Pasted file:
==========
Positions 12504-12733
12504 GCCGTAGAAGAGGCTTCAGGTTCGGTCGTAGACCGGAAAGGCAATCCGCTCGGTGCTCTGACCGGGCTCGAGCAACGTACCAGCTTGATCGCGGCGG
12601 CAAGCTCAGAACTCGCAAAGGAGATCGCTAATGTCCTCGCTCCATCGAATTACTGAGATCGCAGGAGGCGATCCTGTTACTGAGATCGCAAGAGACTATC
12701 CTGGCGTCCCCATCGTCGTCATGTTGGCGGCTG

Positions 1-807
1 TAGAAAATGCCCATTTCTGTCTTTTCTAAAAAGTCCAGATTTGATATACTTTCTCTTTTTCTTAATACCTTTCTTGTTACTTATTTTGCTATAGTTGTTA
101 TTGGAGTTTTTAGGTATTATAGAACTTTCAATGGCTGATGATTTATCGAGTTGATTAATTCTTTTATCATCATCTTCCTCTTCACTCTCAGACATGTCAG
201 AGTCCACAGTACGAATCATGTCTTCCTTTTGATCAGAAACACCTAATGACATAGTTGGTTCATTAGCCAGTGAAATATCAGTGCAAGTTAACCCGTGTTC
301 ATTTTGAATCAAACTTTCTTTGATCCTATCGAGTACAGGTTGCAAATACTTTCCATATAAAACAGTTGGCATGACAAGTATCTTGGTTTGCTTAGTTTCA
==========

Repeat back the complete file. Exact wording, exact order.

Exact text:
Positions 12504-12733
12504 GCCGTAGAAGAGGCTTCAGGTTCGGTCGTAGACCGGAAAGGCAATCCGCTCGGTGCTCTGACCGGGCTCGAGCAACGTACCAGCTTGATCGCGGCGG
12601 CAAGCTCAGAACTCGCAAAGGAGATCGCTAATGTCCTCGCTCCATCGAATTACTGAGATCGCAGGAGGCGATCCTGTTACTGAGATCGCAAGAGACTATC
12701 CTGGCGTCCCCATCGTCGTCATGTTGGCGGCTG

Positions 1-807
1 TAGAAAATGCCCATTTCTGTCTTTTCTAAAAAGTCCAGATTTGATATACTTTCTCTTTTTCTTAATACCTTTCTTGTTACTTATTTTGCTATAGTTGTTA
101 TTGGAGTTTTTAGGTATTATAGAACTTTCAATGGCTGATGATTTATCGAGTTGATTAATTCTTTTATCATCATCTTCCTCTTCACTCTCAGACATGTCAG
201 AGTCCACAGTACGAATCATGTCTTCCTTTTGATCAGAAACACCTAATGACATAGTTGGTTCATTAGCCAGTGAAATATCAGTGCAAGTTAACCCGTGTTC
301 ATTTTGAATCAAACTTTCTTTGATCCTATCGAGTACAGGTTGCAAATACTTTCCATATAAAACAGTTGGCATGACAAGTATCTTGGTTTGCTTAGTTTCA